Add some bullet points to explain your responsibilities and any skills you learned. If you haven’t had a job before, you could include volunteer work in this section. Or, you can add volunteer work in a separate section (see below).

Here’s an example of a work experience section for junior employees:

Part-Time Warehouse Operative, JTS Supplies Ltd, Stevenage, April – Present

  • Working as part of a warehouse team, picking and packing orders and preparing them for shipping
  • Operating under pressure and to strict time limits, to ensure swift packing and shipping of orders
  • Concentrating for long periods to ensure the accurate completion of shipping forms
  • Liaising with warehouse management and shipping managers to ensure fulfilment of all orders in a shift

Optional sections

If you think your CV is lacking relevant, compelling content, there are some optional sections you could include. Consider adding certifications or training you’ve undertaken, other languages you speak, or even your hobbies and interests. If you haven’t mentioned volunteer work in your employment history, you can do so here. Remember to relate any information back to the job description, to show you’re capable of doing the job advertised.

Tips for Writing a High School Student CV

Follow these key tips for a CV that makes a positive impression with recruiters and hiring managers:

  1. Use a reverse-chronological format: For your education and work experience, always list your current or most recent qualification or job first, followed by the next most recent, and so on.
  2. Tailor your CV: For every job you apply for, read the job description and make sure your CV explains how and why you’re suitable for the job. This means putting a little more work into each application, but the benefits far outweigh the drawbacks.
  3. Quantify your achievements: Add data or other evidence to show the impact you made in any previous jobs. This could include sales figures, the volume of work you did, or any positive feedback you received.
  4. Aim for 1-2 pages: The ideal CV is no more than two pages in length, and if you can get everything across on one page, all the better. Use a clear, readable font in a reasonable size (usually 11 or 12), and don’t try to squeeze too much onto each page.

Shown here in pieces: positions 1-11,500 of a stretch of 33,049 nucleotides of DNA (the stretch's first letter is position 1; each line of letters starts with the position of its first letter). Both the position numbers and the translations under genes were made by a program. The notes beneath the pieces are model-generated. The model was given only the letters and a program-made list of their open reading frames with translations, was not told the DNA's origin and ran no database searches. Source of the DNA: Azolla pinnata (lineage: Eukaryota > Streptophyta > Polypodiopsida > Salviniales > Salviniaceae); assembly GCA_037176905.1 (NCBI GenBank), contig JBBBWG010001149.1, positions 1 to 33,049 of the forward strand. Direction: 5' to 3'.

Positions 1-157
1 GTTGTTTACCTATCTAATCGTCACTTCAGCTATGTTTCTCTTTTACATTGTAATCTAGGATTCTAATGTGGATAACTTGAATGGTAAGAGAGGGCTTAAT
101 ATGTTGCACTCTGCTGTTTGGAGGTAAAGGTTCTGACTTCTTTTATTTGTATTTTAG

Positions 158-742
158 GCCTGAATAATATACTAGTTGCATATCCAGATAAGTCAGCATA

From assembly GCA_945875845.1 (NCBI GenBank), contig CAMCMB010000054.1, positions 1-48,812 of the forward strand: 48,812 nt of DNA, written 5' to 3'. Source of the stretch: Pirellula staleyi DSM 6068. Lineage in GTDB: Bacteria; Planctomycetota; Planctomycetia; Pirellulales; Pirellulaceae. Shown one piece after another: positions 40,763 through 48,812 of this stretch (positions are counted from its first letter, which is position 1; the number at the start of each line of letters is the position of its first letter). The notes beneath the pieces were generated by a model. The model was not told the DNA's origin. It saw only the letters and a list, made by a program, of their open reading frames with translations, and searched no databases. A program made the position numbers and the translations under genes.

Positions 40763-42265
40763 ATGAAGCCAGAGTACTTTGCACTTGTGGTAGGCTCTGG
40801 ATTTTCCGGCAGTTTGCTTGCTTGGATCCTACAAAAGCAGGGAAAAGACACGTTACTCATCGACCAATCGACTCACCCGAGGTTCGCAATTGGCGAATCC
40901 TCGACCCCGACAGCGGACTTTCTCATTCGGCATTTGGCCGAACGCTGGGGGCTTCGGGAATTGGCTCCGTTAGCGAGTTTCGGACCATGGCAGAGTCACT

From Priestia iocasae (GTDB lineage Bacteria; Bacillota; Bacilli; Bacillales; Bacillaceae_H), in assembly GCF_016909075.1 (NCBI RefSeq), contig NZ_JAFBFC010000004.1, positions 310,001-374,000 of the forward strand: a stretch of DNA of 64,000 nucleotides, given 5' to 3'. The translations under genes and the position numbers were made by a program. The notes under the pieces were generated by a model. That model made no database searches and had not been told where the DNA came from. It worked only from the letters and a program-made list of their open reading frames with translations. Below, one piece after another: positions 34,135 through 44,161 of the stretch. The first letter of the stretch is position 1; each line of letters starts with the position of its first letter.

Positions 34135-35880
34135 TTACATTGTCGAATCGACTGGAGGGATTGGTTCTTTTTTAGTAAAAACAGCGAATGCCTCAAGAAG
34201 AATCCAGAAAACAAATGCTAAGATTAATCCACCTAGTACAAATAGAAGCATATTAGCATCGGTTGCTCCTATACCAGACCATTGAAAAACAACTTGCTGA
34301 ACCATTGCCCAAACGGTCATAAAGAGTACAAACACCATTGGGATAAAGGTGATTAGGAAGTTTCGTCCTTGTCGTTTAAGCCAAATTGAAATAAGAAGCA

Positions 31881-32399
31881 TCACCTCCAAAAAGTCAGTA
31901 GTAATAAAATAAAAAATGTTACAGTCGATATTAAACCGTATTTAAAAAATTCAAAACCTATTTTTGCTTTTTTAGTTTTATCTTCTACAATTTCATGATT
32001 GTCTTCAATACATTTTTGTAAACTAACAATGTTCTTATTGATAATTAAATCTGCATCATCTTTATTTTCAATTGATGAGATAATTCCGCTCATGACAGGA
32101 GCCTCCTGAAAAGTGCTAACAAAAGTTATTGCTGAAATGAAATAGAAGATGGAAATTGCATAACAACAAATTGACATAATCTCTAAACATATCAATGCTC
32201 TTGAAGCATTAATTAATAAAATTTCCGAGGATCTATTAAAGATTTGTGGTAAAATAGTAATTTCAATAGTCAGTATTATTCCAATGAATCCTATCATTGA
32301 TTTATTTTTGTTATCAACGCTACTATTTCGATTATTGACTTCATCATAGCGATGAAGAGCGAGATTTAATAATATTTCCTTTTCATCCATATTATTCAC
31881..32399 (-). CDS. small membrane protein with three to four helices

5. Use simple, professional language: Don’t try to impress recruiters with industry jargon or elaborate language. Write with simple, professional language, and be as concise as possible.
  6. Proofread your CV: Check your CV before you send it, including running it through a spellchecker. Correct for any errors in spelling and grammar, as these can undermine your application.
  7. Don’t lie or exaggerate: It might be tempting to exaggerate your experience or skills, but this is always a bad idea. It’s better to be honest and if you’re lacking a required skill or experience, concentrate on promoting your willingness to learn.
  8. Write a strong cover letter: Your cover letter gives you the chance to expand on your CV and sell yourself to employers. Take a look at our high school student cover letter example for inspiration on how to write yours.
  9. Use an eye-catching CV design: The layout and design of your CV can make it stand out from other applications. Jobseeker’s CV examples can help you to craft a beautiful CV that draws the reader in.

Key Takeaways for a High-School Student CV

For a strong high school student CV, focus on your skills and explain how they make you suitable for the job. Tailor your CV or resume for every job application and make sure the content of your document matches the requirements for the role. Include any previous work experience you have, but if you haven’t had a job before, don’t worry. For junior roles, employers are more interested in candidates who show they have the right attitude and skills to thrive. Boost your chances of success by using Jobseeker’s beautiful CV templates and cover letter templates. Sign up today and follow the simple steps to create your winning CV.

Share via:
Mike Potter
Mike Potter
Mike Potter is an experienced copywriter specialising in careers and professional development. He uses extensive knowledge of workplace culture to create insightful and actionable articles on CV writing and career pathways.

Get ahead of the competition

Make your job applications stand-out from other candidates.

Get started